Lentil Ragout with Farro, Cranberries, Carrots, Ginger, Mint & Blood Oranges

Moro Blood Orange Lentils with cranberries, ginger & mint

This dish reminds me of a lingering winter that finally gives way to spring. I suppose it’s the combination of winter cranberries and citrus melding with the spring carrots and mint. It’s one of my favorite dishes.

Ingredients  –  Serves 8

  • Cranberries, fresh or frozen, whole 1 1/2 cups
  • French lentils, 1 1/2 cups rinsed, pick through, rinse again
  • Farro, pearled, 1 cup rinse, pick through, rinse again
  • 2T honey, maple syrup or organic sugar
  • 1 sweet potato (1 1/2 cups peeled and cubed)
  • 2 carrots, washed and diced (2 cups)
  • fresh ginger – 1 inch peeled and grated
  • 1t cinnamon
  • 3T dried orange rind (grind in coffee grinder)
  • 3T fresh mint, minced and used as garnish
  • 4 Moro Blood oranges


  • Combined washed cranberries with rinsed French lentils and rinsed farro with 4 1/2 cups of water in large pot. Bring to a gentle boil, turn burner down and simmer for twenty minutes to twenty-five minutes.
  • While ragout simmers, peel sweet potato, wash carrots and dice into 1/2 inch pieces.
  • Peel ginger and grate using micro grater.
  • Add carrots, sweet potato, ginger, cinnamon, ground orange rind, honey (maple syrup or organic sugar) and let simmer until done (an additional 10-20 minutes.) I prefer my vegetables al dente, so I simmer the carrots for ten minutes. Generally the lentils and farro  (pearled farro variety) are done at the same time.
  • While carrots and sweet potato simmer, grate orange peels, wash and mince mint.  Cut oranges in half and juice.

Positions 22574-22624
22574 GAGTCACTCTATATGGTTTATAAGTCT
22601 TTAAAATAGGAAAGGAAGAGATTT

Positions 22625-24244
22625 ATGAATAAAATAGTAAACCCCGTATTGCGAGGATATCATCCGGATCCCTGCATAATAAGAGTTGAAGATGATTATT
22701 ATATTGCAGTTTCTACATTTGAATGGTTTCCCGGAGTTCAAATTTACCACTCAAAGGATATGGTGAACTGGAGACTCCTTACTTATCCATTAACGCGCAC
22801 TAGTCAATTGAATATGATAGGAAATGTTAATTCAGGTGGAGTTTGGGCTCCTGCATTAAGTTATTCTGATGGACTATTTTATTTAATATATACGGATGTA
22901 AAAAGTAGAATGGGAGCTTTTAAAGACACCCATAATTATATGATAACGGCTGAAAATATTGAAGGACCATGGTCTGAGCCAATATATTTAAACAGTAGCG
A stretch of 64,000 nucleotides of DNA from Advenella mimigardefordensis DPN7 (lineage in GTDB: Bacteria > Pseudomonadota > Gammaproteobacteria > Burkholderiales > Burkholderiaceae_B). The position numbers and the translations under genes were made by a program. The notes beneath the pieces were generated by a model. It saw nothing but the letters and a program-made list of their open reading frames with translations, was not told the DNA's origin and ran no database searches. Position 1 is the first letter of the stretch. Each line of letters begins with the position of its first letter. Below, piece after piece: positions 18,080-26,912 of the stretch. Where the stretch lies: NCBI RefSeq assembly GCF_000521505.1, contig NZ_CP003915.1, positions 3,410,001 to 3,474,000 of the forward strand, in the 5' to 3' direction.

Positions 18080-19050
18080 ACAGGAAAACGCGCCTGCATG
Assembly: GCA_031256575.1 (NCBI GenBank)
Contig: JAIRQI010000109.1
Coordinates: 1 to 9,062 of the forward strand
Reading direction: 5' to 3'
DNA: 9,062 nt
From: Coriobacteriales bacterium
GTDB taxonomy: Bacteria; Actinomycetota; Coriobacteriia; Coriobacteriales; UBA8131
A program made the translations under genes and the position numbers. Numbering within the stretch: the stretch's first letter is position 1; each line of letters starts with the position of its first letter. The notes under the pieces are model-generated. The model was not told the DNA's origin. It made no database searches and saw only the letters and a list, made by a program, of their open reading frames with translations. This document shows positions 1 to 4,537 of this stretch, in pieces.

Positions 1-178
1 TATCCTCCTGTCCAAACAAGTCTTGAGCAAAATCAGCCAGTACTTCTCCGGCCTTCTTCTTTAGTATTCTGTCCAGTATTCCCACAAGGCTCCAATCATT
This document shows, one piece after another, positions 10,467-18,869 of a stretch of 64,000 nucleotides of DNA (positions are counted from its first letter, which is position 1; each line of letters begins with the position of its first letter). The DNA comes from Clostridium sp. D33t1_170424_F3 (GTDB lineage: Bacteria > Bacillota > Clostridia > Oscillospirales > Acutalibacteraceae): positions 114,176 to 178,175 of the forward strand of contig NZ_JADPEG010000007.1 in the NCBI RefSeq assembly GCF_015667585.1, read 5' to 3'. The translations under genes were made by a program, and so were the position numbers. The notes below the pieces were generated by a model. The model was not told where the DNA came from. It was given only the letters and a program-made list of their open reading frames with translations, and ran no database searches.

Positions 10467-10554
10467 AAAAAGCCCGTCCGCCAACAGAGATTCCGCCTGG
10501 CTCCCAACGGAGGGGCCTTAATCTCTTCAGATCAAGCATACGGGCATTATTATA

• Serve ragout in bowls and top each one with the juice from half an orange, 1t of grated peel, 1/2t minced mint and fresh ground pepper.

Kitchen tips

  • I add the orange juice after cooking the ragout because adding during the cooking process dilutes and dulls their juicy sweet flavors and the raw state preserves the vitamins, minerals and antioxidants.
  • You can substitute brown rice for farro. Both grains are sweet and meld perfectly with the cranberries’ tartness and the blood orange juices.
  • During the fall and winter holidays, I generally buy several baskets of fresh organic cranberries and freeze them. Cranberries make wonderful additions to soups, salads, and ragouts.
  • When I juice an organic orange, I first remove the peel (using a vegetable peeler) and either save it in the refrigerator, freeze it or leave it out on a plate to dehydrate naturally.  I like to use orange peel (fresh or dried) as much as I like to use fresh ground pepper. Because this is an expensive spice, this habit pays off.
  • I use a paring knife and peeler for strips of orange peel, a zester for curls and a micro-plane for small slivers.  I store the dehydrated orange peel in a glass jar and generally grind the peel in a spice grinder right before I use it.


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